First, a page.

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The Franklin times. (Louisburg, N.C.) 1870-current, April 08, 1969, Image 1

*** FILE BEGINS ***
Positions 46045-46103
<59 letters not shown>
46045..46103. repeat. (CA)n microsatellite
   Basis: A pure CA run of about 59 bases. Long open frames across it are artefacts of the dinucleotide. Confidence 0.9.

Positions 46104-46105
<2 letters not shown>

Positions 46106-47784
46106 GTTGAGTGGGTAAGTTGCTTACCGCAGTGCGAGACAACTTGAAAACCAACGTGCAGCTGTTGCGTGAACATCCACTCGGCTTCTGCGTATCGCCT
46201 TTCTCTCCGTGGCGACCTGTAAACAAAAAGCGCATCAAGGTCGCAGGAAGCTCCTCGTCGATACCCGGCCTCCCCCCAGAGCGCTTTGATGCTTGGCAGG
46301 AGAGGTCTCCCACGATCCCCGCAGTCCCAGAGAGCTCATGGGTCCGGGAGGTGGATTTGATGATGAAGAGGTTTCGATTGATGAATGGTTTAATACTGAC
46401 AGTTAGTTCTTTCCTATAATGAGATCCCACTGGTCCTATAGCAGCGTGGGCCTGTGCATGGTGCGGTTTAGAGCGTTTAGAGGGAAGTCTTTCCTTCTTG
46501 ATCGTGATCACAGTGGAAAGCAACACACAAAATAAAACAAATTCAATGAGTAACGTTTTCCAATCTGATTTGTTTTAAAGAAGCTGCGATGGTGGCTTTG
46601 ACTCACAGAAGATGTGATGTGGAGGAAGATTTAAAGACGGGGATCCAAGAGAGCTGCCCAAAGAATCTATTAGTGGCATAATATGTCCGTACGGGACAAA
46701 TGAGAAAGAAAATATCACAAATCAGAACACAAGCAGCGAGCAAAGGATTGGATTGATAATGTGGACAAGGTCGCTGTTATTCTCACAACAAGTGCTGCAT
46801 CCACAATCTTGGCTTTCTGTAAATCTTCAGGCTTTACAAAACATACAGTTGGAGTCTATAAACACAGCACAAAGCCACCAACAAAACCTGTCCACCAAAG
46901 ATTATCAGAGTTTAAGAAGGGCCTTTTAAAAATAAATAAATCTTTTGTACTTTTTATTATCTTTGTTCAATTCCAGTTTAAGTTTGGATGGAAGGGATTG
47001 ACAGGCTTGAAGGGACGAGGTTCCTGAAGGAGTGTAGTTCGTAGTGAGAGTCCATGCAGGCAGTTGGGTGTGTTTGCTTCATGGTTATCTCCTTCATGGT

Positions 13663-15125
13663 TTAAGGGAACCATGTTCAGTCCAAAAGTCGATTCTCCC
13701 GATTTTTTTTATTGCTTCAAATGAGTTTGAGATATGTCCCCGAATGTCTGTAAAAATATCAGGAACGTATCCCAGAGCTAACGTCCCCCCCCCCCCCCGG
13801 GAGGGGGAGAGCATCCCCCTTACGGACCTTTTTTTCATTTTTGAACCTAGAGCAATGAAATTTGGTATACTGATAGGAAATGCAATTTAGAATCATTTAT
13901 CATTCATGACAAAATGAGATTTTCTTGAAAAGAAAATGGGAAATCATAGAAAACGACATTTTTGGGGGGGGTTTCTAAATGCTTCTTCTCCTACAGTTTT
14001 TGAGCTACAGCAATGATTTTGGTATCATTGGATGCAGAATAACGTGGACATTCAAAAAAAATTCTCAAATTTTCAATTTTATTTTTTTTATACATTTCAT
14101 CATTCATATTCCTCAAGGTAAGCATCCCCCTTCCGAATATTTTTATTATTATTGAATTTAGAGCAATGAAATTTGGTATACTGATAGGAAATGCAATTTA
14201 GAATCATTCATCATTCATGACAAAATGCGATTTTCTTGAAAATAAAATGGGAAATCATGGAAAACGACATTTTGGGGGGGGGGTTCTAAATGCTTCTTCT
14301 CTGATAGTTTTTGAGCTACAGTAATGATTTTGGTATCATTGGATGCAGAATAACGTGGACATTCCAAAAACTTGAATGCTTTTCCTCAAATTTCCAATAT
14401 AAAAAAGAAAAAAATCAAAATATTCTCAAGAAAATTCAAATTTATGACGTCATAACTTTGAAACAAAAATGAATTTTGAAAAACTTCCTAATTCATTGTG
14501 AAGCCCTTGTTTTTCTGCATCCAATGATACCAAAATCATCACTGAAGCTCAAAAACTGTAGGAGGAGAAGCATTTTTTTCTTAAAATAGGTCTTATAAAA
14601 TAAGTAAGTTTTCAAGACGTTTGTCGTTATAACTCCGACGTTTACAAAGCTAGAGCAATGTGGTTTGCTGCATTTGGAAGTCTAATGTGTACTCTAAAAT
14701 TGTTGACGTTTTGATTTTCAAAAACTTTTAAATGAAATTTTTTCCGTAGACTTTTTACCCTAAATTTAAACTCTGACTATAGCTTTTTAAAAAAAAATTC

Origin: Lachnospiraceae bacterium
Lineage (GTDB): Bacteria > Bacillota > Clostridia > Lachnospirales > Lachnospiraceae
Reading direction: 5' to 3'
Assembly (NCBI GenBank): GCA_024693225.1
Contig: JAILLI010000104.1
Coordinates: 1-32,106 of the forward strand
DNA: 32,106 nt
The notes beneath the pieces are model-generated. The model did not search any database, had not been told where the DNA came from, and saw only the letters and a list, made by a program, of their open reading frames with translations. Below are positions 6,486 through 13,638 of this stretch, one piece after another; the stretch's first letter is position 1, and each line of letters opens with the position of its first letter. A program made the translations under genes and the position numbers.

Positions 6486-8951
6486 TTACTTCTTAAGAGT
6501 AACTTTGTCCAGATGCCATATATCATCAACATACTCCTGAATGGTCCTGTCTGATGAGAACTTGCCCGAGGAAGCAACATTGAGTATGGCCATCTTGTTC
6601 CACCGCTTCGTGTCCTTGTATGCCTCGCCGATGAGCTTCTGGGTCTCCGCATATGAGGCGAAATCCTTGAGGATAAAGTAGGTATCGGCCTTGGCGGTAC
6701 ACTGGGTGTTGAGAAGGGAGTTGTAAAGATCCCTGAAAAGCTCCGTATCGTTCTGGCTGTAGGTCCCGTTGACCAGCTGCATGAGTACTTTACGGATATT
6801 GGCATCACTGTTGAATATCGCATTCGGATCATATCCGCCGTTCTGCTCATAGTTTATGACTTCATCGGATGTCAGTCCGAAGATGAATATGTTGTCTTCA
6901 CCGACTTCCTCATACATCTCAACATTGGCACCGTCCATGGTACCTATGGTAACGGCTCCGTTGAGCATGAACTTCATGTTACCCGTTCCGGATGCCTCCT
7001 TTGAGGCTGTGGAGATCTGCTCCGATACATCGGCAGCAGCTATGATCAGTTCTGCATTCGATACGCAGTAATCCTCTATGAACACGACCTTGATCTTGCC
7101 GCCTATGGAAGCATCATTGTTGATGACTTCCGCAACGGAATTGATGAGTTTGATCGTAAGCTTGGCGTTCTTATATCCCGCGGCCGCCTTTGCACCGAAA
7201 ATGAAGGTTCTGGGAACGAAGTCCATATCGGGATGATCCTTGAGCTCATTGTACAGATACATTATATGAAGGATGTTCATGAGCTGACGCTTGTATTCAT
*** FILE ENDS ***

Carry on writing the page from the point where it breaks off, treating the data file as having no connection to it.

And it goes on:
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"Wonder if that little boy is watching me" Local Lions . View Film Lions Grady Snyder and Don Richardson showed a film entitled "Man Alive" at the Louisburg Lions Club last Tuesday night. The purpose of the film was to reveal simple steps to help one_|u?tect himself from cancer. Steps to follow were explained as follows: First, a person should have a thorough examination once a year. Second, he should learn the seven danger signals that may mean cancer: unusual bleeding or discharge, a lump or thickening in the breast or else where,. a sore that does not heal, change in bowel or bladder habits, hoarseness or cough, indigestion or difficulty in swallowing, and change in a wart or mole. Third, since scientific studies have shown that cigarette smoking is the major cause of lung cancer, it is excellent advice to say: "if you don't smoke cigarettes, don't start; if you do smoke cigarettes, stop. Last, one should avoid "home remedies" or "secret cures for cancer. He should depend only on a good doctor." Dr. B. L. Patterson announced that a cancer clinic is held once a month at the local health department, although the clinic is concerned primiarily with external cancer. The Lions still plan to visit Boys Home at Lake Waccamaw on Sunday, April 13. The bus will leave from the Murphy House at 9:00 on that date. There were three visitors: Rev. Harold Steen, John Gonella. and Richard Golightly. "Hey. that's neat" "How can I eat them?" "You might say I found the most" I "I really couldn't care less" "It Wouldn't Be Easter ? - " It wouldn't be Easter for the youngsters without the traditional visit from the Easter Bunny and the annual Egg Hunt. The latter was staged here Monday at Green Hill Country Club amidst an air of gaiety and an occasional disappointment. Scores of youngsters embarked on the exciting adventure at 4 P.M. after having been divided-unequally-into age groups. The grounds of the freshly mowed lawn was filled with eager youngsters on hands and knees searching behind every bush and clump of grass. If you love children--an who doesn't --the annual Easter Egg hunt is a worthwhile way to spend an afternoon. They are wonders to watch. Surprisingly, there was no pushing or shoving and happiness abounded even when the other fellow found the egg. Some carried heavily ladened brightly colored bought baskets: some carried brown paper bags -no relation to the adult version by the same name and one cute little dark eyed doll carried a discarded pototo chip bag. Some came late-probably having to wait for mother to do her hair. These suffered the disappointments. Most of the fertile search areas had been stripped. When it was all over, the massive job of cleaning faces began and this brought on the only sorrow of the an otherwise pleasant Easter afternoon. But into each life, some rain must fall. Louisburg Base For Massive CAP Air Search Units of Group 7, North Carolina Wing. Civil Air Patrol have set up Command Headquarters here at Frank lin Field today as the unit launched a aksive air search for a Newark, Dels re family missing since last Friday. Major John R. Brigham is in command of the mission. The search by aircraft from Louis burg. Chapel Hill, Raleigh, Durham, Henderson and other nearby cities is concentrated on an area thirty miles either side of a line from Raleigh Durham Airport to Richmond, Va. - up to the Roanoke River. The missing plane is described as a blue and white McKINNE FULLER GASKILL Three Get Governor's School Nod Three names from Franklin County were among those listed as Governor's School students for the 1969 summer session in a release just received by Superintendent Warren W. Smith from Gene Burnette, Superintendent of The Governor's School of North Carolina. The three local students are Mary Gaskill of Bunn High School, daughter of Mr. and Mrs. N. E. Gaskill. selected in the area of English; Robert F. Fuller, of Louisburg High School, son of Mr. and Mrs. George D. Fuller, named in the area of French; and Elizabeth P. McKinne of Louisburg High School, daughter of Mr. and Mrs. Fountain Warns: Tobacco Battle To Be Tough Congressman L. H. Fountain says the coming battle over tobacco in the U. S. Congress is expected to be the toughest in the history of the industry. The comment came In a prepared statement on pending tobacco legisla tion. Hearings on the subject are slated to begin next week. The full text of the Congressman's statement follows: The battle for tobacco is about to hit full stride here in Washington. In just a few days, on Monday, March 31, the House Committee on Interstate and Foreign Commerce will begin hearings on a variety of bills dealing with tobacco. Most committees here work through their subcommittees. As a rule, most legislation is first examined by the subcommittees before it goes to the full committee for consideration. Because of the Importance of the pending tobacco legislation and be cause it covers areas of importance to several subcommittees, the subcom mittees will be bypassed for this oc casion. All of the pending bills will be considered directly by the full com mittee membership - a procedure grsciouriy agreed to by the Committee Chairman, Congressman Staggen of West Virginia. f This practice alio should help speed up the process because time Is a vital factor. The present labeling act. which precludes such actions as the one proposed by the Federal Communi cations Commission to ban cigarette advertising on radio and television expires on June 30. That means, we have only about three months to get final action in the House and to try to get the Senate to adopt similar legislation. Three months might sound like a long time but in the normal leglalative process. It really isn't. One group of bills, sponsored pri marily by Congressman Moss of Cali fornia. would require a much stronger label warning on cigarette packages than is now required. It also would give to the Federal government the authority to say how long a cigarette would be. This latter provision hardly requires comment but it gives you an Idea of what we are up against and the ex tremes to which spme enemies of tobacco would go. Other bills, including one sponsored by every member of the North Caro lina delegation In the House, would simply extend the present act and bar See FOUNTAIN Page 6 Collin McKinne, in the Held of dance. The school, which U held each summer on the campus of Salem Col lege in Winston Salem, will begin this year on June 23 and will conclude August 9. Approximately 400 out standing students throughout the state have been invited to attend. Sandra Versteeg and Phyllis Kerley represent ed Franklin County in the 1968 ses sion. Opposes HEW Office Move Washington, D. C. . . .Congressman L. H. Fountain this week filed a strong protest with both President Nixon and HEW Secretary Finch over the de cision to move the regional office of HEW from Charlottesville. Virginia to Philadelphia. Pa., and urged It be revoked. In telegrams both to the President and to Secretary Finch, Mr. Fountain stated that "such a move will never be understood nor satisfactory to our people." In addition, he reminded them "that within the last five years. Con gress authorized and appropriated nearly $2 million to construct a 5 story building in Charlottesville for the purpose of accommodating present of fices at HEW to enable it to serve this region that now covers a number of states." Commenting further upon the move, Mr. Fountain said: "It's ex tremely difficult for me to (understand why such a move was ever considered and how It can be justified. The present offices In Charlottesville, built especially for HEW, are owned by the federal government, but will have to be vacated in favor of rented quarters in Philadelphia. It ju?t doesn't make sense. " "On top of this," Mr. Fountain said, "such a move may have a very substantial and detrimental impact upon the administration of HEW pro grams in North Carolina and other states now in the Charlottesville Reg ion." Cesna 172, N 2072 Y. The aircraft reportedly departed the Newark airport at 7 A.M. on April 4 for Cocoa Beach, Fla. Its first stop was scheduled at the Raleigh-Durham Airport but the craft has liot been heard from since leaving Delaware. Occupants of the missing plane were fdentified as Ira Sldwell, his wife and one child. The Civil Air Patrol was alerted last night and the mission was started early this morning. By late morning, there had been no further report on the progress of the mission. i , School Board Goes Back To Court Wednesday The Franklin County Board of Ed ucation goes back Into federal court Wednesday for the twelfth time since December, 1965. Actually, Wednes day's session is termed a hearing on technical motions and questions grow ing out of accusation by the United States Justice Department that the Board is In contempt of last August's total integration decree. The hearing, before Chief Judge Algernon L. Butler. Is not expected to settle the contempt question. The hearings were ordered first by Judge Butler on March 19, but were postponed until tomorrow "In .order to avoid proliferating hearings on mo tions in this protracted case." The hearings slated for the Judge's chambers are expected to be attended by the entire Board and Superinten dent Warren Smith. Board members and Smith are charged with civil con tempt' and the Justice Department is asking that all be fined and failed until they "purge themselves" of the alleged contempt of court. The government claims the Board and Superintendent are operating integrated schools with segregated classrooms. Students were assigned to classrooms based on a nationally recognized reading test acore when the Board was ordered to fully integrate the county school sys tem last fall. After exhausting the avenues of appeal, the Board and school personnel had but nine days to comply with the order of Judge But ler. Hearings Wednesday will be on the Ten-Year-Olds Arrested In Break-In Three juveniles were arrested here this morning and charged with break ing into the Maxlne Moore red de nee on Railroad Street Saturday after noon. Louisburg Police Chief Earl Tharrington reported two of the boyt are ten-yean-old and a third ia twelve Names of the accused were not dla closed. All are Negroes. Tharrington said a translator radio waa taken and has been recovered. He said he alao believes he has solved an earlier ebtry into the Moore home when nothing waa reported missing. Board's objections to the NAACP in terrogatories and a Motion by the Board's attorney for production of names and incidences referred to broadly "In the government's allega tions and a request by the Board that FBI records and reports pertaining to the Franklin investigation be made available to U. The Justice Department Hied charges on January 16, 1969 asking the federal court to "adjudge the defendants, Franklin County Board of Education; Warren W. Smith, Horace W. Baker, W. T. Boone, Jones H. Winston, Albert C. Fuller and Lloyd A. West, to be in civil contempt of the Orders of this court of July 27, 1966, August 17, 1967; June 20. 1968, August 5, 1968 and August 23, 1968. and directing that unless said defen dants purge themselves of their con tempt within three days of such ad judication or such time as may be set by the Court, each of the individual defendants be remanded to the cus tody of the Attorney General for imprisonment and that each of the defendants, individual and corporate, be subjected to a daily fine. til until they have fully purged themselves of their contempt . . . . " The Board issued a statement on the same day in which it termed the charges by Mr. Ramsey Clark, the Attorney General as "not true", "There is no racial discrimination whataoever in any of the schools,') the Board said. "In this difficult situation we are attempting to provide a good educa tion for the students, and these false accusations by the U. S. Department of Justice will serve only to make the task more difficult, " the Board's state ment continued. The Board also termed the Attor ney General's charges as "a form of harrassment against the Board of Ed ucation and the people of Franklin County, and that It certainly Is a disservice to the children In our schools." Since the original chargs were filed In January, the North Carolina Attor ney General has entered the caae and a number of documents have been filed by Board attorneys and attorneys for the government and the NAACP. It Is these documents which will be the subject of tomorrow's hearings ? The time set for the session before Judge Butler is 2:30 P.M. In his cham bers in Clinton, N. C. "They sure get heavy " Thieves Enter Home, Take $450 Loutsburg Police Chief Earl Thar rington reported today that he is continuing his investigation into the Saturday night robbery of the Joe Ball residence on Jolly Street here. Thar rington reported that $450 in cash was stolen while the Balls were out to dinner. Thieves entered the home through a rear door which was pried open and ramsacked a bedroom in apparent search for money. Tharrington said $200 in quarters. $100 in Kennedy half-dollars and $150 in paper money is missing. He said the bedroom was a shamble following the theft. The robberty occurred between the hours of 6:30 P.M. and 11:30 P.M. Tharrington reports and he said he has secured* fingerprints believed to be those of the robbers. A. W. PERSON Death Claims A.W. Person Graveside services for Arthur White head Person, 88, of LoUlsburg, who died Thursday night in Franklin Memorial Hospital, were conducted at 2 p.m. Saturday at Oakwood Ceme tery by the Rev. Frank Pulley. Mr. Person, a retired cotton buyer, was a lifelong resident of Loulsburg where he had been in business for 65 yean. He was a member of the Kl wanis Club and was treasurer of the local fire department for more than 40 years. Surviving are two daughters, Mrs. 1 Randolph Trow of Richmond. Va., and Mrs. Julian Heron of Chevy Chase, Md.; one son, James Arthur Person of Bakersfleld. Calif.; and eight grand children and five great grandchildren. if